- Tours: If you feel adventurous, rent a car, book your lodging and drive yourself. For safety reasons, self-drive safaris are solely allowed on the paved roads of the public parks. On the other end, organized tours manage logistics and provide expert guides knowledgeable about the wildlife, allowing you to relax and enjoy your safari. Packages come in different shapes and forms, from private customized tours to small-group to pre-scheduled large group departures. Go on a family, walking or canoeing tour. Even plan your honeymoon.
- Vehicles: Travel in an SUV or a minivan, or combine land and plane depending on how big your group is, or which tour you choose. A 4WD car is highly recommended for overland transportation, preferably with individual windows and a pop-up roof for watching wildlife safely.
- Guides: The quality of your guide makes the success of your trip: knowledge of the wildlife habitats and behaviors, as well as an understanding of English, are essential. Usually the driver doubles as the cook, allowing your guide to focus on spotting the animals.
- Accommodations: Decide between a rustic campsite with simple cot and shared showers, full-featured tent with double bed and individual bathroom, or luxury lodge with private hot shower and air-conditioning. Staying in the park might be more expensive but can save on driving times as lodges are sometimes hours away.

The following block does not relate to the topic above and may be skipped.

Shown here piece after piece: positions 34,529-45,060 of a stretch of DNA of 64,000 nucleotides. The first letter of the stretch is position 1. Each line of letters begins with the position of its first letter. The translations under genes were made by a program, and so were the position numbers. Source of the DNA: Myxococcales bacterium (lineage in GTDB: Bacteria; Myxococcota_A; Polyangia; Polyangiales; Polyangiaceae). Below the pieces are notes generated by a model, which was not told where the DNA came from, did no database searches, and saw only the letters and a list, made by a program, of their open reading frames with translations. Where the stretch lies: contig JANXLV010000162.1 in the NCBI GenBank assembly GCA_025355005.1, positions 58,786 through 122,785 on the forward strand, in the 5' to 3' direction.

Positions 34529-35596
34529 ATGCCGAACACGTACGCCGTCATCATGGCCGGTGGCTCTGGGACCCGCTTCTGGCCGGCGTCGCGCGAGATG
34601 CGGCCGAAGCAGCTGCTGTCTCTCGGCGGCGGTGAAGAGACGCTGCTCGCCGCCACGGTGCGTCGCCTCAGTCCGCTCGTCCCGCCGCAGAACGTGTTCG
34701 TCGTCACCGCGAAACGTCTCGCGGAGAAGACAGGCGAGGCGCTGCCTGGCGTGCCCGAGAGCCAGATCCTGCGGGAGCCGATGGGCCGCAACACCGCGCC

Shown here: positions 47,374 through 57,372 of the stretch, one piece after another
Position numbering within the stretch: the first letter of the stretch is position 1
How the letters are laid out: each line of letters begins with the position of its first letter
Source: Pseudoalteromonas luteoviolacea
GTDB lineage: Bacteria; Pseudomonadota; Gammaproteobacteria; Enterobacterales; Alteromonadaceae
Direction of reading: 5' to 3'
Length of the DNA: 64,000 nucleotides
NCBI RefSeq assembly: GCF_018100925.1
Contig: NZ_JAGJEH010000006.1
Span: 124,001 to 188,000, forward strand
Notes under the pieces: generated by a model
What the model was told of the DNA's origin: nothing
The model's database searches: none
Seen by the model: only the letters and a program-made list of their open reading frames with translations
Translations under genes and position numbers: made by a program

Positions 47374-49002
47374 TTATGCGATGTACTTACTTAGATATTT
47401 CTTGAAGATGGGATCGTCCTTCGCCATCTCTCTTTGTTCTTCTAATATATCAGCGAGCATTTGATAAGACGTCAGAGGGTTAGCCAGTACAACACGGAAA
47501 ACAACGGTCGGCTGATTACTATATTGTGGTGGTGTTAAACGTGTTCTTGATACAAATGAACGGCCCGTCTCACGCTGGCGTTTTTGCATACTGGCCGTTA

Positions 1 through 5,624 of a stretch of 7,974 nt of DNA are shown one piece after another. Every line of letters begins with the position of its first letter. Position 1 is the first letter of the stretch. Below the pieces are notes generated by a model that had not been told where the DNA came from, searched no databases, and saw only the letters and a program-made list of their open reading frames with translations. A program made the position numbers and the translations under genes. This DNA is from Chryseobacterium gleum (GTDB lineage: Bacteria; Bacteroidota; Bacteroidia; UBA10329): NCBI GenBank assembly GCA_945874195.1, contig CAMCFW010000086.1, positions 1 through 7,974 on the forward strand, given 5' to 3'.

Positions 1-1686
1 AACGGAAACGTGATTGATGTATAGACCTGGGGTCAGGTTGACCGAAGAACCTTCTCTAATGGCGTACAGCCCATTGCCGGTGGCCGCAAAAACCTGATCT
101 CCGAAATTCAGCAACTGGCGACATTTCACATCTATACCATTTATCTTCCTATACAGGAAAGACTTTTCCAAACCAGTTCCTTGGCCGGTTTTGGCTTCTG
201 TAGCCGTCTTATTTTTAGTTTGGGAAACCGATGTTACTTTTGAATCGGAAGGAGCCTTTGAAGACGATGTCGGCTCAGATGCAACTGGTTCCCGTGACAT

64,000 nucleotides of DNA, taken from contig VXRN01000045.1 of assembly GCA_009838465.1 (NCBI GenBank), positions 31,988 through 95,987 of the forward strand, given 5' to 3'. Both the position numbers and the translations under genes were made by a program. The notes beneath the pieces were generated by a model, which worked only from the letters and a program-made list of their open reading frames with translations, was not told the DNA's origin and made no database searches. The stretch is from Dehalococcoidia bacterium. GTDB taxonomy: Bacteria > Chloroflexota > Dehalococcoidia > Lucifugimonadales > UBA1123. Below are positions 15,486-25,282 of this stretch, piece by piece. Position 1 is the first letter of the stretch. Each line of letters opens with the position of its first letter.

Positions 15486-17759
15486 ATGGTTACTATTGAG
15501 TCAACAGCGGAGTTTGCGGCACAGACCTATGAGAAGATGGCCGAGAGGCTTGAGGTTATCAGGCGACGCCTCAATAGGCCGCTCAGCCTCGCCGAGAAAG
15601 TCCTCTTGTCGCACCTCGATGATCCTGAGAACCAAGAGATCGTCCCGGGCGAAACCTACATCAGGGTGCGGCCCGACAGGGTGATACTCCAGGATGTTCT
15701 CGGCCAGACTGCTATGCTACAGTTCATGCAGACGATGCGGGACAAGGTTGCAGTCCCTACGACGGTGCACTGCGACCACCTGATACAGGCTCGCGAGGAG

- Meals: Deluxe tours might be all-inclusive, with three-course gourmet dinners and wine, while budget tours might offer cold sandwiches and bottled water.
- Duration: Spend a day, or a week or two. Given the remoteness of most parks, consider spending at least a week for a complete safari experience, visiting and overnighting in different areas for increased wildlife and scenic diversity.
- Cultural and outdoor activities: In the Serengeti-Ngorongoro area, go hot air ballooning, visit Maasai villages or discover the hominid and animals fossils in Olduvai Gorge. Follow the local Hadzabe tribe as they bow-hunt at Lake Eyasi, or track chimpanzees in Gombe Stream.
Safaris are costly to start with, but you can define an itinerary that fits your budget and style. Self-drive is the most affordable choice (though fuel can be expensive) but unless you do extensive pre-trip research, you might pass by many animals without noticing them. When selecting an organized tour, ask for a day-by-day description, including parks visited, lodging styles and activities. As a reference, each park entry varies from $30-$100 per adult, vehicle fees average $200 per 4WD car, and lodging ranges from $30 per campsite to over $1,000 for a luxurious lodge. Extras can add up quickly, and a breakdown of options will let you choose carefully. A day trip to a nearby park might start at $300, a five-day budget safari at $2,000, with longer and exclusive tours upwards of these prices.
Make sure to decide on your priorities. Track the Big Five? Rest in a comfortable bed? Eat a three-course hot lunch? As a once-in-a-lifetime experience, whatever your budget and choice, you won’t regret it. In any case, book early to reserve the services you want.
— Contributed by Patricia Pagenel